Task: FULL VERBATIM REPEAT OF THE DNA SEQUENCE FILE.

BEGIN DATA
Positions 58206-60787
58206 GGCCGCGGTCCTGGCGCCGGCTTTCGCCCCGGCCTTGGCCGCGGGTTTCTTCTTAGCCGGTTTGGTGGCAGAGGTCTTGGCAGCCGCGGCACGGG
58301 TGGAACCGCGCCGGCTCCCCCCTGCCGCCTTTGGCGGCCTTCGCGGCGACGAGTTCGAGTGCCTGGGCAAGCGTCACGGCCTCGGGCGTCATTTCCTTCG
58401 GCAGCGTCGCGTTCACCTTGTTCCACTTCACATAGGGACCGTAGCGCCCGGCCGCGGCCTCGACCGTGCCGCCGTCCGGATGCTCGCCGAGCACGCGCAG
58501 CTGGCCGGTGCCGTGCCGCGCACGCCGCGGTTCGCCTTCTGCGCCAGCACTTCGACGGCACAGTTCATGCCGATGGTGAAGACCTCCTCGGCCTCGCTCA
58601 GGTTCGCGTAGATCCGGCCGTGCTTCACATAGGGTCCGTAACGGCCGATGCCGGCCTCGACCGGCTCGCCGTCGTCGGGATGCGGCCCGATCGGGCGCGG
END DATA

Positions 58206-60787
58206 GGCCGCGGTCCTGGCGCCGGCTTTCGCCCCGGCCTTGGCCGCGGGTTTCTTCTTAGCCGGTTTGGTGGCAGAGGTCTTGGCAGCCGCGGCACGGG
58301 TGGAACCGCGCCGGCTCCCCCCTGCCGCCTTTGGCGGCCTTCGCGGCGACGAGTTCGAGTGCCTGGGCAAGCGTCACGGCCTCGGGCGTCATTTCCTTCG
58401 GCAGCGTCGCGTTCACCTTGTTCCACTTCACATAGGGACCGTAGCGCCCGGCCGCGGCCTCGACCGTGCCGCCGTCCGGATGCTCGCCGAGCACGCGCAG
58501 CTGGCCGGTGCCGTGCCGCGCACGCCGCGGTTCGCCTTCTGCGCCAGCACTTCGACGGCACAGTTCATGCCGATGGTGAAGACCTCCTCGGCCTCGCTCA
58601 GGTTCGCGTAGATCCGGCCGTGCTTCACATAGGGTCCGTAACGGCCGATGCCGGCCTCGACCGGCTCGCCGTCGTCGGGATGCGGCCCGATCGGGCGCGG